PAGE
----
Law School Case Brief
McGautha v. California - 402 U.S. 183, 91 S. Ct. 1454 (1971)
The criminal process, like the rest of the legal system, is replete with situations requiring "the making of difficult judgments" as to which course to follow.
Petitioner in No. 203 was convicted of first-degree murder in California, and was sentenced to death. The penalty was left to the jury's absolute discretion, and punishment was determined in a separate proceeding following the trial on the issue of guilt. Petitioner in No. 204 was convicted of first-degree murder, and was sentenced to death in Ohio, where the jury, which also had absolute penalty discretion, determined guilt and penalty after a single trial and in a single verdict. Certiorari was granted to consider whether petitioners' rights were infringed by permitting the death penalty without standards to govern its imposition, and in No. 204, to consider the constitutionality of a single guilt and punishment proceeding.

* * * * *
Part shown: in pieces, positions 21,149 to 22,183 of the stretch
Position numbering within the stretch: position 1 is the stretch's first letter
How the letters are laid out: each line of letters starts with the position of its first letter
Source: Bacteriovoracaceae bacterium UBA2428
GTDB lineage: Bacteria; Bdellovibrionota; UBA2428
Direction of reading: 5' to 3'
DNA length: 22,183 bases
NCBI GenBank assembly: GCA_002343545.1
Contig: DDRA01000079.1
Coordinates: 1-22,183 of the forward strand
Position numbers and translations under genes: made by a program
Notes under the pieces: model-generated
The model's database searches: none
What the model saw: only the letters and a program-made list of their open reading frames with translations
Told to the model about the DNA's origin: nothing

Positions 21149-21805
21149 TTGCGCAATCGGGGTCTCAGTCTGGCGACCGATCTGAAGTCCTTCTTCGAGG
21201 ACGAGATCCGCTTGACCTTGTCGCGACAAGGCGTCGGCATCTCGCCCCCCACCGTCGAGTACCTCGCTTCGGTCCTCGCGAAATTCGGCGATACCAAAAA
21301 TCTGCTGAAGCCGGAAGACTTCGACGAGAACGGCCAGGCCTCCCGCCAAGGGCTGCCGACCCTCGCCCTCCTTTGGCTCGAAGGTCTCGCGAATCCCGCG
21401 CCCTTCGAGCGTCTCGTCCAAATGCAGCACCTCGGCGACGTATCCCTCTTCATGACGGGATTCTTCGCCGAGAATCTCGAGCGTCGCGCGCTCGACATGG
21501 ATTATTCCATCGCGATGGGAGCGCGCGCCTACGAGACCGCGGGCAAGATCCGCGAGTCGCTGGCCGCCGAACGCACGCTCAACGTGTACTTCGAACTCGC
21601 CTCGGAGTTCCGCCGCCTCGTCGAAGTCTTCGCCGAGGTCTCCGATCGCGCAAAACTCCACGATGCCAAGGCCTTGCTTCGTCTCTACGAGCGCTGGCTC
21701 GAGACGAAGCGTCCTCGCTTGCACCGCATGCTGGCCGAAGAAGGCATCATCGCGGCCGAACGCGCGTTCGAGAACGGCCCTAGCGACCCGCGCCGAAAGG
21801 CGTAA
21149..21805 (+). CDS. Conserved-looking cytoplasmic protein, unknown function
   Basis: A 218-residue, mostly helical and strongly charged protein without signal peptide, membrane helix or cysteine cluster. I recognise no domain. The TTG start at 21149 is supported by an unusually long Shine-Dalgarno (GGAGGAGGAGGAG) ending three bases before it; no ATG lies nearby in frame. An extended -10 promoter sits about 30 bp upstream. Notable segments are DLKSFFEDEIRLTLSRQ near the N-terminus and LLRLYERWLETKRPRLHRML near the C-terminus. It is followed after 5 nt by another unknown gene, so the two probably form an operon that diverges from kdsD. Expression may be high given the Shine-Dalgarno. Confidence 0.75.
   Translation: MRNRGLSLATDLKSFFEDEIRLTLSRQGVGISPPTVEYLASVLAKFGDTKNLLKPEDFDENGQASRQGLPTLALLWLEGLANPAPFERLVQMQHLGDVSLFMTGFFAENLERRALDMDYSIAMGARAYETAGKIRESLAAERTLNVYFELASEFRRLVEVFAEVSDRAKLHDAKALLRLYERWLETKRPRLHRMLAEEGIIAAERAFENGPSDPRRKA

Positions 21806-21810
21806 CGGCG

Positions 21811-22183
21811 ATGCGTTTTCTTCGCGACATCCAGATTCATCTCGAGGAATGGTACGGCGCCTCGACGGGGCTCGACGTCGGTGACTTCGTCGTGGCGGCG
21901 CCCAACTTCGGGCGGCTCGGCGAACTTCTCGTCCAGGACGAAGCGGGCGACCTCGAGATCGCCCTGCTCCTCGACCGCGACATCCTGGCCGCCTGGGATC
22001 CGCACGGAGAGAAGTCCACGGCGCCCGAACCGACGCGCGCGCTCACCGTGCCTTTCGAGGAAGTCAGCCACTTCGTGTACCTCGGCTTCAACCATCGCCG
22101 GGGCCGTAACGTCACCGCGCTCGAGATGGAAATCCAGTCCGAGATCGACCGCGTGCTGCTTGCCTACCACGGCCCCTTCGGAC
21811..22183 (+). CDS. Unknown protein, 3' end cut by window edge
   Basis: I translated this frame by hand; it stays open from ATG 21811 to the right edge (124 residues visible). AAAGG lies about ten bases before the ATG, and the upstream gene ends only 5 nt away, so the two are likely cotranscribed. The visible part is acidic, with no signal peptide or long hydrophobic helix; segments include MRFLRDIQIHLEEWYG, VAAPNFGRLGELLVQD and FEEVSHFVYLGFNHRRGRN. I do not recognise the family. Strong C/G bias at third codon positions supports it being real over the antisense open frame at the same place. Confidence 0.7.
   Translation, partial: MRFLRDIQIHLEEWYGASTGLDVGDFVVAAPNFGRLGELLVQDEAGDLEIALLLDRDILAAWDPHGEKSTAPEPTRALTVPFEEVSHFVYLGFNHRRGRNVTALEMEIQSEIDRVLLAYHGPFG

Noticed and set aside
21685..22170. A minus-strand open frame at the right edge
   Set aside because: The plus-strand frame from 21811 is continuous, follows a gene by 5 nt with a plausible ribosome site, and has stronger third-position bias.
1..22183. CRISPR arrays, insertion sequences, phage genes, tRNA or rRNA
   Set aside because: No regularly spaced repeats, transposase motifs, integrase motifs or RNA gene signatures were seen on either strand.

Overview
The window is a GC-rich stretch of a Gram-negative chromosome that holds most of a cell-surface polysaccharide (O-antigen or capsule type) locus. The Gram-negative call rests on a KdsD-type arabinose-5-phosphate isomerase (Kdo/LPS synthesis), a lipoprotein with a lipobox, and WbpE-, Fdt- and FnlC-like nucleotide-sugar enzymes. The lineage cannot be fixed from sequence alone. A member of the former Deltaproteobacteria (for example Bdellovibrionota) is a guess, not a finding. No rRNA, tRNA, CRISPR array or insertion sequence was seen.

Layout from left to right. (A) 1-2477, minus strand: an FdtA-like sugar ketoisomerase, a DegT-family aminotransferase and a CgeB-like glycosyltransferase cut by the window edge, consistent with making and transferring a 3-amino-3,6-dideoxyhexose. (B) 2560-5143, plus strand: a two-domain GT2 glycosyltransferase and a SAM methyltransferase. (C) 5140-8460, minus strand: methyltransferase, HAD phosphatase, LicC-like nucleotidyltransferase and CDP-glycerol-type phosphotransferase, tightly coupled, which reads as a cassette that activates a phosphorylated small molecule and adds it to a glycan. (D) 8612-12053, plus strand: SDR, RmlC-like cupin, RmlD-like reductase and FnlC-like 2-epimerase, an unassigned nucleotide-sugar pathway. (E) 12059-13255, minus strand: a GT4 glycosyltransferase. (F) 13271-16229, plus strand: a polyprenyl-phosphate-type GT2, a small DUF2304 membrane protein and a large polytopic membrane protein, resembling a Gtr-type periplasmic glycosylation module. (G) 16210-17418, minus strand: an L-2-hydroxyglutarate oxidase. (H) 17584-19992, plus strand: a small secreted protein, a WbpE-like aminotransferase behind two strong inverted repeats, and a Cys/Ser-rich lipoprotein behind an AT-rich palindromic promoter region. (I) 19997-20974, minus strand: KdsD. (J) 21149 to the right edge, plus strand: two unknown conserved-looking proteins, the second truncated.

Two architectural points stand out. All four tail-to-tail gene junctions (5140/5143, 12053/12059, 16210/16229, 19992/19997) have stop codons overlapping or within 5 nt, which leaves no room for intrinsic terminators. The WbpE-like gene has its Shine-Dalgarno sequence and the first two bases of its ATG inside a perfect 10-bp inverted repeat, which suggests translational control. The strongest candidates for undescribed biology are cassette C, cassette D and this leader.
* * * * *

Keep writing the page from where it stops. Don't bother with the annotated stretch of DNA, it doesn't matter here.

Were petitioners’ rights infringed by permitting the death penalty without standards to govern its imposition?
The Court held that as to both cases, the absence of standards to guide the jury's discretion in determining whether to impose or withhold the death penalty did not violate due process. It found that committing to the complete discretion of the jury the power to pronounce life or death in capital cases was not offensive to anything in the Constitution. According to the Court, the states were entitled to assume that jurors would act with due regard for the consequences of their decision and would consider a variety of factors, many of which would have been suggested by the evidence or argued by counsel.
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